There have been winds of 250km/h as the storm moves towards Cuba and US
Hurricane Irma is going to "devastate" parts of the United States, the country's Federal Emergency Management Agency (FEMA) has said, as the storm continues to cause major damage in the Caribbean.
Irma hovered over the Bahamas and the northern coast of Cuba on Friday.
The storm has been downgraded to a category four but is still packing winds of 250km/h as it rolls ominously towards Florida.
Thousands of tourists were evacuated from low-lying keys off the Cuban coast on Thursday after 20ft storm surges were predicted.
Irma battered British overseas territory the Turks and Caicos Islands early on Friday, causing communications to go down.
Its progress through the Cairbbean has left a trail of destruction
There has been severe damage to the British Virgin Islands, Barbuda and Anguilla.
More than half of the 1,400 people who live in Barbuda have been left homeless, and a two-year-old boy was killed as a family tried to escape.
Another island, St Martin, has been affected by the looting of televisions and other items.
Minister for France's overseas territories, Annick Girardin, described "scenes of pillaging" and wondered "how people can take advantage of the distress of others".
On its side of the Franco-Dutch island, the French government said four people had died and about 50 been injured.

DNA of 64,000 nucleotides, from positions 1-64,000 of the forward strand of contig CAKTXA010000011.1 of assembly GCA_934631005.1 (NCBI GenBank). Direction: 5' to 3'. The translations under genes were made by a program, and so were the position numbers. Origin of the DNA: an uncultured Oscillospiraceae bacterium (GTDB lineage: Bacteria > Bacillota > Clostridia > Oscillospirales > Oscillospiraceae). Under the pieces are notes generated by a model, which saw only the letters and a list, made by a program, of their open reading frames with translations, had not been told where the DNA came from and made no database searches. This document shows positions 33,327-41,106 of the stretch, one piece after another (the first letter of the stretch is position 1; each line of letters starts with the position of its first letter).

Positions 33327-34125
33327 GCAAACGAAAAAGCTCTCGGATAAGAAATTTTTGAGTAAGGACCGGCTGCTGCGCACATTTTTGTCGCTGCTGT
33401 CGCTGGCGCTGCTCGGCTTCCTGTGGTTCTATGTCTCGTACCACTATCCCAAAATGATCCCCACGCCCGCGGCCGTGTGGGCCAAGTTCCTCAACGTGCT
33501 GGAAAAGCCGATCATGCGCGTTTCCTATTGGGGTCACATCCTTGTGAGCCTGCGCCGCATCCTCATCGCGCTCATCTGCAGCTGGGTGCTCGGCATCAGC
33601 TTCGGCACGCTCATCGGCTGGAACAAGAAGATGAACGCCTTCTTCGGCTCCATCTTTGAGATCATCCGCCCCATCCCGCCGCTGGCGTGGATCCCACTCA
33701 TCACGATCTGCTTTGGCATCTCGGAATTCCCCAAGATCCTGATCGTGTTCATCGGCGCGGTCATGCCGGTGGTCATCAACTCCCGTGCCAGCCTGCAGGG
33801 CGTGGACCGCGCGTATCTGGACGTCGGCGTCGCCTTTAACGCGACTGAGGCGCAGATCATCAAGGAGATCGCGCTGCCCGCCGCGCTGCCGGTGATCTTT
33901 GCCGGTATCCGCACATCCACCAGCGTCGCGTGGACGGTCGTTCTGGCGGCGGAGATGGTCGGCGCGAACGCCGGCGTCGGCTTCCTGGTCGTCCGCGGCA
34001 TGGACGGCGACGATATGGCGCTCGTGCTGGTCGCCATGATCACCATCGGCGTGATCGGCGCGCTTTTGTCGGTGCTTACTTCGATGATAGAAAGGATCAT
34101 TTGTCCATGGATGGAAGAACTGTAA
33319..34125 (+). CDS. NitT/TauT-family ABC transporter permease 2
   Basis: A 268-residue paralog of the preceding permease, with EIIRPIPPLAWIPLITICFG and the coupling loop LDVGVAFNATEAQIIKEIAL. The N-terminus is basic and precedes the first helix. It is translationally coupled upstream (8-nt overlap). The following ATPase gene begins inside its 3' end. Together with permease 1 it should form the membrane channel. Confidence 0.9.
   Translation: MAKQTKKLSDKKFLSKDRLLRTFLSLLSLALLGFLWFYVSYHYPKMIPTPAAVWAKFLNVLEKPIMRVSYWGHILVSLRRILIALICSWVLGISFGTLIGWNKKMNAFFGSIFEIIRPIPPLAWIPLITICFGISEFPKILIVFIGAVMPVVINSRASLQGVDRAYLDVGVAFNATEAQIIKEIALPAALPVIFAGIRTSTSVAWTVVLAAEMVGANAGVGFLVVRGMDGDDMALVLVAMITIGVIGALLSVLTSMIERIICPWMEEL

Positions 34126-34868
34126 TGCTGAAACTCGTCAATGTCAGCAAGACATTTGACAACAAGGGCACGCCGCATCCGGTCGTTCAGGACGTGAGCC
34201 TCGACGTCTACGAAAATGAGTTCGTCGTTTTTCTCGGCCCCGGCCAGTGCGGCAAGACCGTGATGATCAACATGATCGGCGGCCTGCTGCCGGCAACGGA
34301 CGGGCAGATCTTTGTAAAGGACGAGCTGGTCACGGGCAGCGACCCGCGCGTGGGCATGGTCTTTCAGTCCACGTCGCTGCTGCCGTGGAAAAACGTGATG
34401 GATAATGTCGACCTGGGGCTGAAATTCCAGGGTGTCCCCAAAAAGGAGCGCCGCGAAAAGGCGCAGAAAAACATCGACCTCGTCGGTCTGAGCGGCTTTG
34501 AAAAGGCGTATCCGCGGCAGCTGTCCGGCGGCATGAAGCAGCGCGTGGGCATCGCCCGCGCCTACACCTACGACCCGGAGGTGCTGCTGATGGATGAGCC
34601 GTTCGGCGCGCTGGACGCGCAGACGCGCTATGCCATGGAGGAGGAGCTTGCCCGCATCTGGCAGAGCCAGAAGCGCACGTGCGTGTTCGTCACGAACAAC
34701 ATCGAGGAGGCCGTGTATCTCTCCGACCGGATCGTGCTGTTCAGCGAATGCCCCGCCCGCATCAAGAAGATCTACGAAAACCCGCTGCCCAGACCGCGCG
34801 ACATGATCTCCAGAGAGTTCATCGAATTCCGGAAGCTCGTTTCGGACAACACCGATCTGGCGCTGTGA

Another two deaths and 11 injuries were reported on the Dutch side.
Two French frigates are expected to dock in St Martin on Friday. Aid and personnel have also been arriving from the nearby French island of Guadeloupe.
Two more hurricanes - Katia and Jose - have formed in the Atlantic region.
Donald Trump has warned that Irma has "absolutely historic destructive potential".
Urging Americans in the path of the storm to "be vigilant", President Trump said Irma would be unlike anything experienced before.
He said: "Nothing is more important than the safety and security of our people.
"We are doing everything we can to help with disaster preparations and, when the time comes, recover and rebuild together as Americans."
Meanwhile, FEMA chief Brock Long told reporters: "Hurricane Irma continues to be a threat that is going to devastate the United States in either Florida or some of the southeastern states."
He warned that parts of Florida would be out of electricity for days if not longer and that more than 100,000 people may need shelter.
America's National Hurricane Centre has warned of a "life-threatening storm surge and wind impacts to much of the state".
The storm is expected to reach Florida on Saturday.
Earlier, President Trump tweeted: "Hurricane Irma is of epic proportion, perhaps bigger than we have ever seen. Be safe and get out of its way, if possible. Federal G is ready!"
Our incredible U.S. Coast Guard saved more than 15,000 lives last week with Harvey. Irma could be even tougher. We love our Coast Guard!— Donald J. Trump (@realDonaldTrump) September 8, 2017